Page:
• Count the positive factors of not having to drive to work every day, not having to rush through the shopping, not having to meet that unpleasant colleague who you tried so hard to avoid every single day. Be easier on yourself and count your blessings - yes, there are still blessings in your life if you just look out for them.

• You can also seize the opportunity to train or to do something that is complimentary to your profession. Why not learn something completely new? The Employment and Training Corporation (ETC) is constantly offering a wide range of courses for job seekers. Visit your local council offices and check out what is available.

• Consider the fact that many people who have lost their jobs have managed to take out a new lease in life; they faced their challenge head on - they have changed their outlook and taken that plunge to do something totally new. Why can't you? So you cannot find a full-time job that you like? Why not opt to take on two part-time jobs instead? Why not offer your services on a freelance basis?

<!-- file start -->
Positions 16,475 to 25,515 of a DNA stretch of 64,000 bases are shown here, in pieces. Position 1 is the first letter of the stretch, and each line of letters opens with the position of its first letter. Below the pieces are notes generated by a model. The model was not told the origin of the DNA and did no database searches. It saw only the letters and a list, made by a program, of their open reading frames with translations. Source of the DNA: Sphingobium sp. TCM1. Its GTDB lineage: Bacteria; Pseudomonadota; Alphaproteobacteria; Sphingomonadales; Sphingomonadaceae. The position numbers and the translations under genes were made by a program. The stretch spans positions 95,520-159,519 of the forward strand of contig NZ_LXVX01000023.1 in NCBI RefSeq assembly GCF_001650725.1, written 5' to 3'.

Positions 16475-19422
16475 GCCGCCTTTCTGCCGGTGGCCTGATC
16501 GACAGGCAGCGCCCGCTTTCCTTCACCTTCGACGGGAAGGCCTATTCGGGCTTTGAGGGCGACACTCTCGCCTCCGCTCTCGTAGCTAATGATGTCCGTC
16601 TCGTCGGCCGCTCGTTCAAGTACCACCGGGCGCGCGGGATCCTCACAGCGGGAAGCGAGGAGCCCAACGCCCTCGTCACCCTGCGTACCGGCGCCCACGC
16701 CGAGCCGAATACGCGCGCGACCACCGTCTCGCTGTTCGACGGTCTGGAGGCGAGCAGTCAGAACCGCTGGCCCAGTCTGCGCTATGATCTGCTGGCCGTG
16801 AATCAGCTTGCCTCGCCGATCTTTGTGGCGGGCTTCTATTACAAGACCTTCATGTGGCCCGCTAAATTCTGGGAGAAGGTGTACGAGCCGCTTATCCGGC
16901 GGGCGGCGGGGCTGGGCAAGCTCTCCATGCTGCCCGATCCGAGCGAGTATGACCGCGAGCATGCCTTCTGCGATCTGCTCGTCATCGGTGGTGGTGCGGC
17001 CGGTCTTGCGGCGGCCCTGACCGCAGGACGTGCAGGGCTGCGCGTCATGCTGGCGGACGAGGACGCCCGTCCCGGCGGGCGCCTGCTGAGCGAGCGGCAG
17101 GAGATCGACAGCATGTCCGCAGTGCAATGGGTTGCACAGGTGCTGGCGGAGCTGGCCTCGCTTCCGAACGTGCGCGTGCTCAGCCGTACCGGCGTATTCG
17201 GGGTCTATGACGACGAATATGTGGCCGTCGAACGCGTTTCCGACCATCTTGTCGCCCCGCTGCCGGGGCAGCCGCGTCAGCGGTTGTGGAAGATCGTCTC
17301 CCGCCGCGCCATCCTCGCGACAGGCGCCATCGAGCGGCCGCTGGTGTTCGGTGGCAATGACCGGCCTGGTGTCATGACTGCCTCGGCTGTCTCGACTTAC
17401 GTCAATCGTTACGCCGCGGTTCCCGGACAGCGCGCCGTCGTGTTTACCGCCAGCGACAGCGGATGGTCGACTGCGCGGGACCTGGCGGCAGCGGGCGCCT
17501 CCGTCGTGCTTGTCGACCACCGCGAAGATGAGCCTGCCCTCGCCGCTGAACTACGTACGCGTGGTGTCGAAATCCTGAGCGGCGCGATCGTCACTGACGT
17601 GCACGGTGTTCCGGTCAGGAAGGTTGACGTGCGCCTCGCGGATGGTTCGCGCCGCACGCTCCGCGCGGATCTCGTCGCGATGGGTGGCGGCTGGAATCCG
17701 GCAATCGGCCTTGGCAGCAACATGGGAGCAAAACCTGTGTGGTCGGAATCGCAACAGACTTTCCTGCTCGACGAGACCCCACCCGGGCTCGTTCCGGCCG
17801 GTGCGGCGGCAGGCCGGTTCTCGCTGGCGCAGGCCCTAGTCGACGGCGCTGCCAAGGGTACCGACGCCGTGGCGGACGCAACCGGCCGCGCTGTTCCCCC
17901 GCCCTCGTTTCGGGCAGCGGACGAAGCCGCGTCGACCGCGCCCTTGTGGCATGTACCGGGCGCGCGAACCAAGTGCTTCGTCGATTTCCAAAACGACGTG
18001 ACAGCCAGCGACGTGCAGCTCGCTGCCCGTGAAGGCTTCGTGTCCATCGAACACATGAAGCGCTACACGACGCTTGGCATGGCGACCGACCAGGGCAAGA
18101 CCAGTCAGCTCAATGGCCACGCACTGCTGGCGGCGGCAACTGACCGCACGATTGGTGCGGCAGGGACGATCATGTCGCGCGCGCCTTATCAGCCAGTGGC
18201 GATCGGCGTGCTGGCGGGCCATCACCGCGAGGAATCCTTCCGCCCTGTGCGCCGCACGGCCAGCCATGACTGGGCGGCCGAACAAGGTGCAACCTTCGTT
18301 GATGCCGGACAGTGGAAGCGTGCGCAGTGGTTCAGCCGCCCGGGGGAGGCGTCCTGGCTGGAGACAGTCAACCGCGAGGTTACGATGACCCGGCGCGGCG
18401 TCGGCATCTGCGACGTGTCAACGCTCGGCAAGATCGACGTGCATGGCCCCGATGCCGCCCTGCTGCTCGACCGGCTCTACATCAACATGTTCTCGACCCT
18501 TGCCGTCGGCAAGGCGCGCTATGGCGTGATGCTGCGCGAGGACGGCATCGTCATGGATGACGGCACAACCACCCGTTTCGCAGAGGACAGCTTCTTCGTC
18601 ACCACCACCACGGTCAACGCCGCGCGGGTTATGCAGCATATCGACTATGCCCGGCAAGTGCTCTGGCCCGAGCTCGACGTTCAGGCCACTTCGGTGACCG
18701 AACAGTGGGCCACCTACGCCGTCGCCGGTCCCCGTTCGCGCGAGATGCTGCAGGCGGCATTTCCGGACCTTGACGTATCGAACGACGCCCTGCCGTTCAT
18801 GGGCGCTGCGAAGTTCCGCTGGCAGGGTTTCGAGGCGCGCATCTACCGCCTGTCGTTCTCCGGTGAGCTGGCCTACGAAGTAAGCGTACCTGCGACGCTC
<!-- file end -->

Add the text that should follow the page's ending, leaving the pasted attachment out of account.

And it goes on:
• Finally, remember that this depressing nerve-racking interval will pass. In time, you will look back and reminisce about the good times and experiences at your old job. In the meantime, be sure new pastures beckon that promise even better times. You just have to believe in yourself and go for it.

CSB, operators of, has been supporting the local business community with its services since 1987. For further information write to CSB at 185D, Old Bakery Street, Valletta VLT 1455, phone 2123-2224 or 2123-2225, fax 2123-2226, e-mail [email protected] or visit the recruitment portal

© Copyright 2007, Commercial Services Bureau (CSB) Ltd.